ASTAR Air Cargo (ASTAR) announced today (March 18, 2008) that it has filed an arbitration claim against Merrill Lynch, Pierce, Fenner & Smith, Inc. seeking compensatory damages of $9.125 million and punitive damages of at least $27.375 million. ASTAR's counsel, Dimond Kaplan & Rothstein, P.A. of Miami, filed the claim with the Financial Industry Regulatory Authority (FINRA) to gain access to ASTAR's funds that currently are frozen in illiquid Auction Rate Securities (ARS) in the company's Merrill Lynch account.

As alleged in its Statement of Claim, ASTAR instructed Merrill Lynch to place its cash reserves in products that would provide complete safety of principal and complete liquidity. In response, Merrill Lynch recommended that the company purchase various ARS. Merrill Lynch told ASTAR that ARS were completely safe and extremely liquid, with auctions occurring no less frequently than every 35 days. ASTAR agreed to invest significant amounts of cash in ARS sold by Merrill Lynch. In early 2008, ASTAR's investments became locked up and entirely illiquid. As a direct result of Merrill Lynch's fraudulent misconduct, ASTAR is now unable to access substantial assets critical to its business operations.

'Merrill Lynch decided to saddle ASTAR with an illiquid investment rather than risk more of its own capital in the ARS market,' said Scott Dimond, ASTAR's lead litigation counsel. 'When Merrill Lynch concluded that ARS were a 'hot potato' they decided that ASTAR would be the one to get its hands burned. ASTAR never would have invested any of its money in ARS if Merrill Lynch had informed the company of the true liquidity risks of the securities and of the apparent liquidity problems at Merrill,' Dimond said.

For the rest of this story, click here or click here. Or Google "ASTAR Air Cargo alleges Merrill Lynch Fraud."

Another touchy-feely statement, that says nothing: (This one from last Friday.)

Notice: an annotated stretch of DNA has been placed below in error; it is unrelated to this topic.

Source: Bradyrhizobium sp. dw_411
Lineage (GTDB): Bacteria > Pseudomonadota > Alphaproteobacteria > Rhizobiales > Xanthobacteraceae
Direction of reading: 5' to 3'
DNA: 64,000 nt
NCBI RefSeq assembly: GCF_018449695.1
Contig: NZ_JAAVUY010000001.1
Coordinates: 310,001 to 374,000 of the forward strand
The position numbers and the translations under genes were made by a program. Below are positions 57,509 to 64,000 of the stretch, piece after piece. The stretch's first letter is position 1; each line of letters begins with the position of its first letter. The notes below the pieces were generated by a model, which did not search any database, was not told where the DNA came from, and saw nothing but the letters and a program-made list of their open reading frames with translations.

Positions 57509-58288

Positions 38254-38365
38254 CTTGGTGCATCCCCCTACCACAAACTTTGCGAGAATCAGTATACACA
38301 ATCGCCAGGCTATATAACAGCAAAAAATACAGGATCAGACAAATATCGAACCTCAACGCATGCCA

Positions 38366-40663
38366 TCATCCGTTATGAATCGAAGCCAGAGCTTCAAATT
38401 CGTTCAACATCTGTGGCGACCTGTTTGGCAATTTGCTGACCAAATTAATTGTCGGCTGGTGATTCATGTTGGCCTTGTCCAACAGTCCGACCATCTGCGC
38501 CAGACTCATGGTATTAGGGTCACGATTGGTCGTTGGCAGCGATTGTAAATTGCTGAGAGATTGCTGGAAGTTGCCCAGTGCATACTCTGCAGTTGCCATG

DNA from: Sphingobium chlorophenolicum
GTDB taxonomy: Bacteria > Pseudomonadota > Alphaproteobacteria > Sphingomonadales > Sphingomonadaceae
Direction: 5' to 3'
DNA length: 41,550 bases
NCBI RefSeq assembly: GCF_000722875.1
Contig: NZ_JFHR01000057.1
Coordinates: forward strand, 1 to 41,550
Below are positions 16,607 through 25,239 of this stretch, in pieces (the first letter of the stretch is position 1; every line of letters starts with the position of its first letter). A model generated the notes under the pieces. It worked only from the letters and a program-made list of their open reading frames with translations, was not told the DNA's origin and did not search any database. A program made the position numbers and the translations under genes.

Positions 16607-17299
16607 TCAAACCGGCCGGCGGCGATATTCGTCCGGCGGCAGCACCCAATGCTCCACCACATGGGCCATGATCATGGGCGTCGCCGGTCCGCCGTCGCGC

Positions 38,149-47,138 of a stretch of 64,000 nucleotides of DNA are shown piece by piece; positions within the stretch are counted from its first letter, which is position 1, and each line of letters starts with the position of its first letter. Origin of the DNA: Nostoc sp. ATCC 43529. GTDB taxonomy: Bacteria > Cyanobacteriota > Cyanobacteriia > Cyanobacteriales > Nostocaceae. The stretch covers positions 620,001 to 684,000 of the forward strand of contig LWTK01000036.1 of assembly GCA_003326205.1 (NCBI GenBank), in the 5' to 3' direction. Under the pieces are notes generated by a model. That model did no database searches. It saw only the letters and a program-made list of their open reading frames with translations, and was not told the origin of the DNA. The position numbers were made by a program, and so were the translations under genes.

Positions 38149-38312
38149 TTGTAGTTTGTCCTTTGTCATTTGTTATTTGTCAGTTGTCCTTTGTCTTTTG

Cohen & Steers Seeking Alternatives to Auction Market Preferreds

NEW YORK, March 14, 2008—Cohen & Steers announced today that it is actively seeking alternative financing for eight of its closed-end funds that have issued auction market preferred securities (AMPS). “We are very sensitive to the liquidity issues facing our funds’ preferred shareholders,” said Robert Steers, Cohen & Steers co-chairman and co-chief executive officer, “and we are evaluating potential solutions to this industry-wide situation.”

Cohen & Steers’ senior management is working with all major industry participants — commercial banks and broker/dealers, among others — to evaluate ways to provide liquidity at par value to its AMPS holders. The firm is arranging lines of credit for its funds and is evaluating other alternatives, such as commercial paper and new forms of preferred stock that will replace the existing AMPS. The goal is to redeem the funds’ AMPS as soon as possible, although the timing is uncertain.

Steers said further that the firm is working closely with the funds’ board of directors to address the situation and find the best long-term solution for the funds — one that balances the interests of common and preferred shareholders. Investors and financial advisors are encouraged to visit Cohen & Steers’ Web site (, where it has posted an AMPS report and updates AMPS rates weekly.

How class action suits work. When you Google "Auction Rate Preferreds," the first ad that comes up is from a law firm called Girard Gibbs, in San Francisco. As I reported yesterday, they have already filed a class action suit against Deutsche Bank. I called them and they told me they were investigating possible class action suits against UBS, Citigroup/Smith Barney, Wachovia, Merrill Lynch, Wells Fargo, J.P. Morgan Chase and TD Ameritrade. As a result of their Google ad, they are receiving inquiries from about 20-30 people each day. I asked them how class action suits worked and they replied: